Traditional internal audit departments often lend a number of benefits to their organizations. These benefits include a strong understanding of corporate operations, internal controls, and risks and exposures facing the business. Internal audit departments also assist management and boards of directors in effectively discharging their responsibilities related to maintaining an effective system of internal controls.

Based on our professional experience, we have found that internal auditing is an enjoyable and rewarding profession. Young CPAs with a desire to learn more about a particular company or industry often move to an internal audit position after starting their career in public accounting.

Because a significant portion of internal audit work involves operational matters, having personnel whose future is connected with the organization is a definite benefit. Employees of a corporation are more likely to exhibit loyalty to their employer than a third-party contractor. In addition, the in-house audit department's cumulative working knowledge of daily business operations enables it to detect weaknesses in the internal control structure. This will likely produce more detailed and constructive recommendations for company management.

The Institute of Internal Auditors is of the opinion that a competent, properly trained internal audit department can perform the internal audit function more efficiently and effectively than a contracted service, based upon evidence that such departments are better acquainted with their companies' organization, policies, procedures, operating practices, and personnel.

Moreover, the internal audit provides employees with important management development training opportunities. Frequently, internal auditors gain broad exposure to the business's operations and risk areas. Internal auditors often transfer to positions in their organization's accounting, finance, information systems, or operations. The visibility of an internal audit position often aids an individual's opportunity for transfer and advancement within the organization.

Internal auditors normally have better writing, presentation, and interpersonal skills than other employees with similar years of service to the organization. Furthermore, when internal auditors assist management in discharging its responsibilities--often through special internal consulting projects--the value-added services they bring are immediately recognized by the management team.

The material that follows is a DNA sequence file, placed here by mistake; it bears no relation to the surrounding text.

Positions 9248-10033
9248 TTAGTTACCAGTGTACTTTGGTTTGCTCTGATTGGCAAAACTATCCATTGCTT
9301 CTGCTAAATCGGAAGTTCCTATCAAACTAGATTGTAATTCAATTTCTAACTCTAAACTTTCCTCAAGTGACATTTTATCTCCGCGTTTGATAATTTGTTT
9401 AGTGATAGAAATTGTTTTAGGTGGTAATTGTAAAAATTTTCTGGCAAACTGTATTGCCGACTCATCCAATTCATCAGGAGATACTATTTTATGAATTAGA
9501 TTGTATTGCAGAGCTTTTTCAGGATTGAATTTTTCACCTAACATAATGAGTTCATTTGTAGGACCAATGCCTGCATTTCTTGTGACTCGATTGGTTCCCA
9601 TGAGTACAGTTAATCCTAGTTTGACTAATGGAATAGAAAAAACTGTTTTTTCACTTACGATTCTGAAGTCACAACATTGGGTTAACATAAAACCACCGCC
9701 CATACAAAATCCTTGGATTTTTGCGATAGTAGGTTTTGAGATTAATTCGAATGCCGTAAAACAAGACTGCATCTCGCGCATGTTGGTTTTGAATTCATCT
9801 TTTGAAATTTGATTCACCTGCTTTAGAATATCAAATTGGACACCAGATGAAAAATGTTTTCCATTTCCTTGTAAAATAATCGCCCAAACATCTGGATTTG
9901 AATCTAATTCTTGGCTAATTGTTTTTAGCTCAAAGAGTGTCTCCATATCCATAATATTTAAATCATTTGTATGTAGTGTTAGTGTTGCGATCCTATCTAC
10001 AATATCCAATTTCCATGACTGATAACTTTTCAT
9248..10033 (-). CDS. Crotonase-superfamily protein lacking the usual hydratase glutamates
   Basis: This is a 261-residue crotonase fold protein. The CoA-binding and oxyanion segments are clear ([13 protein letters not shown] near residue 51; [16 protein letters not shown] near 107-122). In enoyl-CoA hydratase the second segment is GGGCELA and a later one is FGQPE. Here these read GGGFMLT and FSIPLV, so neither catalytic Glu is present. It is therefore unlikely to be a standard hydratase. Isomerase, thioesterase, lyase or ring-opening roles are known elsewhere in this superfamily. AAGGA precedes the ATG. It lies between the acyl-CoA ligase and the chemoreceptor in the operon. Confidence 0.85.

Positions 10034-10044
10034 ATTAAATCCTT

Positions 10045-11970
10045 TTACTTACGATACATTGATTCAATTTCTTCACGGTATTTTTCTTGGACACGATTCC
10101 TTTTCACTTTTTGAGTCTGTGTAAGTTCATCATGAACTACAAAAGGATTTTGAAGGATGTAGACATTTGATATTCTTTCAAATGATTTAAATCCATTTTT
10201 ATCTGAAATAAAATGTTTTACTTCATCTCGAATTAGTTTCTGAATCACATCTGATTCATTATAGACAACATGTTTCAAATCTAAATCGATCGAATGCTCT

Although this management training ground might bode well for individuals, it can result in frequent turnover, which in turn can lead to inefficiencies within the internal audit department. While difficult to translate into strict financial terms, the benefits should nevertheless be considered when contemplating an outsourcing decision.

GAINing the Advantage

Many companies continue to employ their own internal audit staffs. Those companies that do outsource often employ internal auditors to educate the external auditors about the client's industry and corporate culture. However, outsourcing has been seen as a threat to the internal audit staff.

From practical experience, we believe that internal auditors must assist their organizations in identifying the optimal internal audit solution. This process should include a cost-benefit approach, and one useful method is to perform a periodic benchmarking survey using data from the Institute of Internal Auditors' Global Auditing Information Network (GAIN) quarterly surveys.

GAIN is a quality tool for self-assessing an internal audit organization. Its reports, charts, and graphs provide baseline levels from which to benchmark and evaluate an internal auditing department's performance. Comparisons may be made within specialty groups or across industries, and may cover such diverse topics as internal auditing department costs, audit committee information, customer satisfaction, and audit life cycles. GAIN is available on a subscription basis from the Institute of Internal Auditors.

Regulatory Issues

The critical issue in hiring a public accounting firm for both the internal and external audit functions relates to independence. Outside auditors that also perform internal audit procedures would at least seem to lack the appearance of independence. This controversial and potential conflict of interest has been the subject of scrutiny by the SEC chief accountant. If it is a management function or part of the company's internal controls, the service provided by the external auditor would clearly conflict with independence rules. The SEC is concerned by the following activities:

* Determining the scope of the internal audit function,
* Assessing the company's business risks,
* Developing procedures that address the business risks, and
* Monitoring the effectiveness of the internal control structure.

Outsourcing allows the expansion of internal audit services, which can be positive or negative depending upon the nature of the service. Positive approaches to outsourcing occur when all parties work toward efficiency in cost and service. However, if management views an internal audit department simply as a cost, the decision to outsource could be counterproductive. The senior management and audit committee of each organization must analyze the full range of qualitative and quantitative factors before deciding to outsource. *

Charles L. Martin, DBA, CPA, is a professor of accounting at Towson University and the Maryland Association of CPAs' 1999 Outstanding Accounting Educator.
Michael K. Lavine, CPA, is a manager with PricewaterhouseCoopers and a senior instructor at Towson University.

C. Richard Baker, PhD, CPA
University of Massachusetts,

John J. O'Leary, CPA
Grant Thornton LLP